out-of-town people while in the
city shopping or marketing and
the magnificent service rendered
on all occasions points to an ever-
increasing patronage.
The management is in the hands
of competent business' men who
have the onward progress of this
section at heart and always first
in any' movement that points to
public improvement and sectional
It's drug service is unexcelled in
these parts and their store is, so
artistically arranged that the dis-
play of their merchandise is both
attractive and helpful to the shop-
It is their custom to offer spe-
cial inducements to out-of-town
shoppers in-.the way of exception-
ally well known brands of repute,
This astute buying knowledge

enables them to offer the public a
profusion of merchandise in their
line that would do credit to an.
of the larger metropolitan centers
of the state, and for this reason
their store has become a mecca
for the people of this and adjoin-
ing counties.
In the proprietary line, it carries
all the leading and well known
brands and enjoys a large patron-
age in this department. In keeping
with its' progressive, yet reliable
policy, it also carries a complete
line of soaps, combs, perfumes
and cosmetics and everything one
would expect to find in an up-to-
the-minute drug store.
Nationally known brands of can-
dies and cigars of quality are car-
ried in great variety, and this de-
partment of the store makes it ona
of the social centers of the sur-
rounding territory.
We are pleased In this, review to
direct your special attention to
this store and also the satisfactory
service rendered to all of the local
and visiting people.

A. N. SMITH, Manager
Quality Hardware, Guns, Fishing Tackle, Tires, Sash, Doors,
Lime, Brick, Pipe, Plumbing and Electrical Supplies.

Located 133 Harrison Avenue in
Panama City, Fla. Telephone 54.
For all kinds of Builders' Hard
ware, Paints, Oils and Varnishes,
and. complete line of Chinaware,
Glassware and Cooking Utensils
and prompt delivery and service.
Their stodk is made up of the
very best-lines of hardware. It is
'-e of the principles upon which
the business has been built that
a piece of hardware sold by them
must be the kind with which the
customer will be thoroughly
Keeping,this in mind they have
filled their shelves to overflowing
with shelf hardw-are and supplies
for the home and farm of all
They carry a stock of hardware
so complete that you can order th'
most with the best there is to be
had in the hardware line. Any-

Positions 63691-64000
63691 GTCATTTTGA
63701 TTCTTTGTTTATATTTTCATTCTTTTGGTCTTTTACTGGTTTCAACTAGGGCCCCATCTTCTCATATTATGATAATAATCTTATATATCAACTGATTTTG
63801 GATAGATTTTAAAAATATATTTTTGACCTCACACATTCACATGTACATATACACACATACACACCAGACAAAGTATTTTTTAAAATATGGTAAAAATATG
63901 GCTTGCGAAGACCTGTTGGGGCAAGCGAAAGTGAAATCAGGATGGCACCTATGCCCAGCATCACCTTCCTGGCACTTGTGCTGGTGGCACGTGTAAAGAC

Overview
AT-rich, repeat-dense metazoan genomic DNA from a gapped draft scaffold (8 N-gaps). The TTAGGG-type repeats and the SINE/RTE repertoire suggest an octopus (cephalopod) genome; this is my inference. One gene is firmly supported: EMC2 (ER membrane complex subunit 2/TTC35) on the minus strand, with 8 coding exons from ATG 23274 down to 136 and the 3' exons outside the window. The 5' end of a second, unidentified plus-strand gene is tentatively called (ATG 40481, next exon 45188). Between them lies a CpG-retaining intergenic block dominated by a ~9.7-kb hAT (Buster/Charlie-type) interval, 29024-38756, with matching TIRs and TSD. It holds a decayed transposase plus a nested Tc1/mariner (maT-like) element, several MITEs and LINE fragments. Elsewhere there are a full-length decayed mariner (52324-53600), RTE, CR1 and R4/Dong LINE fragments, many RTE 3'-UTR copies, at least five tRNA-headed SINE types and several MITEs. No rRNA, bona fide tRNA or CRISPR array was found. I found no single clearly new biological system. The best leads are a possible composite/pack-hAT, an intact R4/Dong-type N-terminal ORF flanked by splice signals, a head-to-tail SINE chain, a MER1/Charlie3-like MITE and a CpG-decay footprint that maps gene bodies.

commodious room in which they
do business you will find an al-
most endless supply of the goods
you are going to want whenever
you want hardware. The system
with which their stock is arranged
enables them to give the quickest
and most efficient service in fill-
ing the every need of their ansy
The store is in the hands of monr
who not only know the hardware
business, from A. to Z, but also
know the needs of their patrons
and endeavor to supply those
needs. They are men you will like.
The proprietors are men who have
made their way in the business
world by hard work, square deal-
ings and careful attention to the
needs of those with whom they
deal. They have proven loyal to all
things which promote the best in-
terests of the country, and their
past reputation is your guarantee

where you may turn in the large, for the future.

i..a iJ IBfl 7 ~I




At the Churches

Rev. Frank Dearing, Rector
Services at St. James Episcopal

1.rolraa was opened by singing church every Sunday evening at

-~ori: ng In G. A.'s" after which
the v.ce-president, Wanda Ma
L.,encer, gave the devotional, fo
lowed with prayer by Mrs. J.
-i s nort business session wa
held and. the stewardship chairman
tjok, charge of the program, which
was as follows: Song, "Jesu
Wants Me for a Tither"; scriptur
-_a.... -i 3:10, was read by Jacki
F-1ingim; a short.talk on "Stev
ards.-p," by Mrs. E. C. Cason
-i'The Gift of Prayer," by Hazi
Casaa; "The Gift of Bible Study,
by Betty Blackburn; "The Gift o
Stewardship," by Jackie Fillingim
-"The Gift .of the Great Comnmli
sion,' 'by Margaret Mincey; tal
by Mrs. Baggett on "Plans for th
1ieek of Prayer"; song, "I'll Liv
for Jesus," after which the Mispa
-was repeated in unison, dismissing;
the meeting for a social hour a
which time the hostess served ho
fairnks with sandwiches.

1Mrs. Charles Mahon was hostess
last Friday night with a three
course dinner honoring her hus
band and son, Peter, who cele
brated their birthdays.
Upon arrival of ,te guests din
ner was served to. Mr. andi Mrs
Roland Mahon and daughter Judy
Mr. and Mrs. Lovett Mahon ani
daughter Barbara Ann, Mr. and
Mrs. Peter Mahon and daughter
Mr. and Mrs. James Mahon, Rich
ar-d, August, Verner and Jack Ma
hon, Mr, and Mrs. George Patton
and Guy Little, all of Apalachicola